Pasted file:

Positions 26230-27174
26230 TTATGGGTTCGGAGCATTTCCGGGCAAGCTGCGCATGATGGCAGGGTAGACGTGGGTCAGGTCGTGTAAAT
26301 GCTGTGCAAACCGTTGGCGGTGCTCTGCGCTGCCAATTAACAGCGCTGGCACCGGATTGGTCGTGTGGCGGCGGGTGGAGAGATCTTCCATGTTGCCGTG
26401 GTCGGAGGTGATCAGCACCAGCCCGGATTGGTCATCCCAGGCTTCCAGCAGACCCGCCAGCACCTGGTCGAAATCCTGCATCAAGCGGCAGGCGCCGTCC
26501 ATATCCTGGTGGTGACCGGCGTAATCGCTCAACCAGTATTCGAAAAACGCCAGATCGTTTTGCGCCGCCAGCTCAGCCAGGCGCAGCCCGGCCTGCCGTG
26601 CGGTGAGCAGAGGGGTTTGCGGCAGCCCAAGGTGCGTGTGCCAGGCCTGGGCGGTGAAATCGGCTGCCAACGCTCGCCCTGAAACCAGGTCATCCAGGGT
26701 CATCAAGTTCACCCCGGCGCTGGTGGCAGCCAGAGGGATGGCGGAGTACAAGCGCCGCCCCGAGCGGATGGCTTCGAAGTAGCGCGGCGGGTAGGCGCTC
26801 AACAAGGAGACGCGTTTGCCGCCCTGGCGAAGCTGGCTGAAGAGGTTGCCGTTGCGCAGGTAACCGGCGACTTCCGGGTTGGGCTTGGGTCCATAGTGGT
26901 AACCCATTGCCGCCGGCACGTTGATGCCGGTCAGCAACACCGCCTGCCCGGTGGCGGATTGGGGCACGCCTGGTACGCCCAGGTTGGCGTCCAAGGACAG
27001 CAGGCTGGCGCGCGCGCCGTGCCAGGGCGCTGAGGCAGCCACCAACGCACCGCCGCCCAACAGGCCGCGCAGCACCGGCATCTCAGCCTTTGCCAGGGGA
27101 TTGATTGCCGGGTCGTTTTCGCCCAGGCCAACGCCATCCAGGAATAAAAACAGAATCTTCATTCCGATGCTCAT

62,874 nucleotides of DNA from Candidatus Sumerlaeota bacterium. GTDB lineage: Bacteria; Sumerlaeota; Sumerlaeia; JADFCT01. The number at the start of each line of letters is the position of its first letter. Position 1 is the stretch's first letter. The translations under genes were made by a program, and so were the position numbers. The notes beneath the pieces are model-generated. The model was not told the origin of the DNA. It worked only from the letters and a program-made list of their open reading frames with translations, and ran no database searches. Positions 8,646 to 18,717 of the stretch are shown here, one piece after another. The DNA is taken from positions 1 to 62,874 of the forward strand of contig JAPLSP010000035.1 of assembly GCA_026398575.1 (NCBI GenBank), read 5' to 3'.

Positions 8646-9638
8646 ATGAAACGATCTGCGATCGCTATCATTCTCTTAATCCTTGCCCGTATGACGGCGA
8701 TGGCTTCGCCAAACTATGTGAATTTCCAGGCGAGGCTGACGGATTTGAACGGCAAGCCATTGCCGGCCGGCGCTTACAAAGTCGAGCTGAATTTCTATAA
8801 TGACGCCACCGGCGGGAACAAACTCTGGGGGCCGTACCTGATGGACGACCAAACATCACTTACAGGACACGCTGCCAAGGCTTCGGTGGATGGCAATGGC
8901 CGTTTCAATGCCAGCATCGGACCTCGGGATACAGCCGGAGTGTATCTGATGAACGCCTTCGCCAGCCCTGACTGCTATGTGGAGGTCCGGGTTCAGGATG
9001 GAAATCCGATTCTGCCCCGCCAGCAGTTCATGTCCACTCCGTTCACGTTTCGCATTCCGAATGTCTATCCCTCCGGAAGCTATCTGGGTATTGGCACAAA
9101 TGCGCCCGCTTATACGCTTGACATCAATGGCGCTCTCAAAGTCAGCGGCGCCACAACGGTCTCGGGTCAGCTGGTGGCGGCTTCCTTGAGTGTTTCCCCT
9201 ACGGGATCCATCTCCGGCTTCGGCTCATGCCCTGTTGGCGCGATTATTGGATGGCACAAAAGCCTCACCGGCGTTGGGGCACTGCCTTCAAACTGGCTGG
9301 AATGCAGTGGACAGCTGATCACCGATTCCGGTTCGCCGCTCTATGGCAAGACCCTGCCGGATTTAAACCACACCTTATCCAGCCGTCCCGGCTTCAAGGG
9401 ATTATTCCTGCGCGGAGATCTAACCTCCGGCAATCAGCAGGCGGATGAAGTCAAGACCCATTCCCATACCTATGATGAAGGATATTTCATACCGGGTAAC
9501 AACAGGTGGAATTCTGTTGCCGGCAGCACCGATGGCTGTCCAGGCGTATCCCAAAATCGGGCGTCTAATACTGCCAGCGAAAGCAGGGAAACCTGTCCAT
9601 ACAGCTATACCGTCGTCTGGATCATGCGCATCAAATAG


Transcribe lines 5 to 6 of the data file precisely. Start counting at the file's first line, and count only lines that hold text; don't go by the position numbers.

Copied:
26501 ATATCCTGGTGGTGACCGGCGTAATCGCTCAACCAGTATTCGAAAAACGCCAGATCGTTTTGCGCCGCCAGCTCAGCCAGGCGCAGCCCGGCCTGCCGTG
26601 CGGTGAGCAGAGGGGTTTGCGGCAGCCCAAGGTGCGTGTGCCAGGCCTGGGCGGTGAAATCGGCTGCCAACGCTCGCCCTGAAACCAGGTCATCCAGGGT